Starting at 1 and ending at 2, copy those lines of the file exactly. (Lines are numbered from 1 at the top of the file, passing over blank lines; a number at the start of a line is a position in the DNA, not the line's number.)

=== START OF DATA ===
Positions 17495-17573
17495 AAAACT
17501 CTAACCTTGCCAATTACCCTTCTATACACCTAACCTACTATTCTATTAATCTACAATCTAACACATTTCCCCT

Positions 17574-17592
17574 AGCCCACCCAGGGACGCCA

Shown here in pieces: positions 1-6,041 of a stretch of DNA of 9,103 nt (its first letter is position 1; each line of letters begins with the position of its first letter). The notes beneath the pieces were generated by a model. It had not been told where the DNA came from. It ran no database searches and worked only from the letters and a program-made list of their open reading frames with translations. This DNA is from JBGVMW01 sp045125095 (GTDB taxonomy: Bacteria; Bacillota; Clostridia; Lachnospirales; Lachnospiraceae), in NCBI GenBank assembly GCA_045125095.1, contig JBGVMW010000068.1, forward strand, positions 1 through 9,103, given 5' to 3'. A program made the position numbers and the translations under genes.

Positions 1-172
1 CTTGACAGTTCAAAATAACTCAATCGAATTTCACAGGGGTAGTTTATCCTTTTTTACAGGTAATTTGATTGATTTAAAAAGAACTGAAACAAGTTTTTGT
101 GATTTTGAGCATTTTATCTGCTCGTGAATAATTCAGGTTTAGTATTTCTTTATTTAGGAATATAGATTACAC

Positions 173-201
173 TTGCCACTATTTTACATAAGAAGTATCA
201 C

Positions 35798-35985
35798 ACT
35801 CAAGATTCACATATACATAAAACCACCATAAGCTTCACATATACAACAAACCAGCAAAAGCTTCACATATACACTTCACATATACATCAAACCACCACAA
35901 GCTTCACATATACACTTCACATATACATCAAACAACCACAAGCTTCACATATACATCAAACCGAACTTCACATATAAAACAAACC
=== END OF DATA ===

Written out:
Positions 17495-17573
17495 AAAACT